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Belarusian Pensioners Take To Minsk Streets After Hundreds Of Protesters Detained

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Pensioners Protest Against Lukashenka In Minsk
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WATCH: Pensioners Protest Against Lukashenka In Minsk

MINSK -- More than 1,000 demonstrators took part in a march in the Belarusian capital on November 2 to demand the resignation of Alyaksandr Lukashenka, a day after hundreds of people were detained by police during a similar protest against a disputed presidential election.

The demonstrators, including many pensioners, marched through the streets of Minsk, carrying the banned white-red-white flags that have become a symbol of the political opposition in Belarus.

Participants chanted slogans such as “Lukashenka! Tribunal!” and “Until victory, until the end!”

No detentions were reported during the retirees' regular Monday protest.

Lukashenka has been under pressure of daily demonstrations following a disputed presidential election nearly three months ago that the opposition says was rigged and the West has refused to accept.

On November 1, law enforcement officers used stun grenades and rubber bullets to disperse thousands of demonstrators in Minsk and detained about 300 people, according to the Interior Ministry.

The Investigative Committee said 231 of those arrested were recognized as suspects in a criminal case that had been opened into "actions that grossly violate public order."

The protesters had marched from the center of the city to a Soviet-era execution site for rallies coinciding with an annual march that commemorates victims of Soviet-era killings buried at Kurapaty on the outskirts of Minsk.

"About 300 people were detained in Minsk and the Minsk region for breaking laws on mass gatherings," the ministry said on its Telegram channel.

Four journalists were among those detained on November 1, two of whom were “severely beaten,” Boris Goretsky of the Belarusian Association of Journalists, told RFE/RL’s Belarus Service.

It was the 12th consecutive Sunday of marches in Minsk held to keep the pressure on Lukashenka, who has orchestrated a massive crackdown and arrested thousands since authorities declared him the landslide winner of the August 9 election to give him a sixth consecutive term.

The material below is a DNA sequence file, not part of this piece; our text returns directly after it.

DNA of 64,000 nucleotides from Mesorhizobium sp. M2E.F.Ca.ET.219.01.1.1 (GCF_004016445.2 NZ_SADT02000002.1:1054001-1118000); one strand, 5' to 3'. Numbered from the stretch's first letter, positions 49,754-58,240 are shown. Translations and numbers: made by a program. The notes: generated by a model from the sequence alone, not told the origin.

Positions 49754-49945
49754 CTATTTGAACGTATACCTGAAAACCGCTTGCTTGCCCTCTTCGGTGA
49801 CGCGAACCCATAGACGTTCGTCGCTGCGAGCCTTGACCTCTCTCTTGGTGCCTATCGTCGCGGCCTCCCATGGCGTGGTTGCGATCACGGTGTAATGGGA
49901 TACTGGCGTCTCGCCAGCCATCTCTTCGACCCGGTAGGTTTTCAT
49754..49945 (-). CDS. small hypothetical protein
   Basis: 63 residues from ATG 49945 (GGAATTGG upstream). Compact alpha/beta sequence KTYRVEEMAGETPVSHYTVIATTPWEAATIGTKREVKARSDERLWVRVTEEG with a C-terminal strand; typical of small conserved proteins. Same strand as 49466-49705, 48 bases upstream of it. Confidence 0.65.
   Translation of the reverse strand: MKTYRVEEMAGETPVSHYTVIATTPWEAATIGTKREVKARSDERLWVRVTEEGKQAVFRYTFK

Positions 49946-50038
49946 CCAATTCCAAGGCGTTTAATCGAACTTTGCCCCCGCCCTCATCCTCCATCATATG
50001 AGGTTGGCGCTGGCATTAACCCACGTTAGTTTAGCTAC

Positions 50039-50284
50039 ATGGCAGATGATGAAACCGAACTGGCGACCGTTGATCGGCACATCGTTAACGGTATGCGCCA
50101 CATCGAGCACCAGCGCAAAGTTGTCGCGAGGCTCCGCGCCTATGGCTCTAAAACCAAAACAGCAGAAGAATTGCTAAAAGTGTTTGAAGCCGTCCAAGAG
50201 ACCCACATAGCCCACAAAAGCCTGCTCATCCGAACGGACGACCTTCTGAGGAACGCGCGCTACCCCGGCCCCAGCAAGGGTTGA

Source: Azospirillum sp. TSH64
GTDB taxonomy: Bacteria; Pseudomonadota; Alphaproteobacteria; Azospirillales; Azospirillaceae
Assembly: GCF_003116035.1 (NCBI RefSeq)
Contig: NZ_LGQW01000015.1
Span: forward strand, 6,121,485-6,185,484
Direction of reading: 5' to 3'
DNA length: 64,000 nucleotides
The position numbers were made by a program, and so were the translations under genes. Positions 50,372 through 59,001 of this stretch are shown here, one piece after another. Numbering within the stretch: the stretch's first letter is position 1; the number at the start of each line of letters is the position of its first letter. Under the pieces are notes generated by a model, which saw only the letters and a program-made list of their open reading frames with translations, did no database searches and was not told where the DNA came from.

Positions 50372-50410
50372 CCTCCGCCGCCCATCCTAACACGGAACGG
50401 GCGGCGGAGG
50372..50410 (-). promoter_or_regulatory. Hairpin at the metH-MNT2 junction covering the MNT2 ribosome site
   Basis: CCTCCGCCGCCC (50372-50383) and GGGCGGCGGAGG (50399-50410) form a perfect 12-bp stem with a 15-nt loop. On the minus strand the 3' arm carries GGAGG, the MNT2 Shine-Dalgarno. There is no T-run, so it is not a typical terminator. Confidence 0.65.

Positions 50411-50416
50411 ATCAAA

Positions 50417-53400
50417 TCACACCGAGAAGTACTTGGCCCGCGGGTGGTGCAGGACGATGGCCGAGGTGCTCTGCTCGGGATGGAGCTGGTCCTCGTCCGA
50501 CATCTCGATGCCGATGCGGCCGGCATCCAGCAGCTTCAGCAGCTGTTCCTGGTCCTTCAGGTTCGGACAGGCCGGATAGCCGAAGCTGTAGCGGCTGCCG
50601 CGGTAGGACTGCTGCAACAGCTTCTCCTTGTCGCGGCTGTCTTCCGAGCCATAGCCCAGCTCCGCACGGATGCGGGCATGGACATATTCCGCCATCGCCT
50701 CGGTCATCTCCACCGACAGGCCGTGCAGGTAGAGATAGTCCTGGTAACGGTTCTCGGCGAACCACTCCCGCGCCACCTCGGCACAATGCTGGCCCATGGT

Most of the country’s opposition leaders have been arrested or forced to leave the country, including presidential candidate Svyatlana Tsikhanouskaya, who has said the vote was rigged in Lukashenka's favor and considers herself the rightful winner.

She left Belarus for Lithuania after the vote amid threats to her and her family.

Belarusian Protesters Commemorate Victims Of Stalin
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Last week, Lukashenka tightened his grip on Belarus by partially closing its border to the west, replacing his interior minister, and signaling to security officers policing protests that they should intensify the crackdown on demonstrators.

In the November 1 protest, some motorists appeared to try to block the movement of paddy wagons intended to carry off detainees.

Armored vehicles equipped with machine guns were seen in Minsk along with water cannons and other anti-riot equipment.

Mobile phone coverage was said to be cut off in many areas as estimates suggested that dual marches had attracted tens of thousands of people.

The political situation in Belarus is now at an impasse, with the Moscow-backed Lukashenka refusing to resign and the opposition unable to force his ouster.

Tsikhanouskaya has urged a "national strike" since October 26 that has been met with security sweeps and more brutal moves against dissenters.

Lukashenka has repeatedly accused the opposition and critics of being foreign-backed puppets.

He has bolstered forces at Belarus's western borders and accused Poland and Baltic states of trying to destabilize Belarus.

With reporting by Reuters, dpa, and AP
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    RFE/RL's Belarus Service is one of the leading providers of news and analysis to Belarusian audiences in their own language. It is a bulwark against pervasive Russian propaganda and defies the government’s virtual monopoly on domestic broadcast media.

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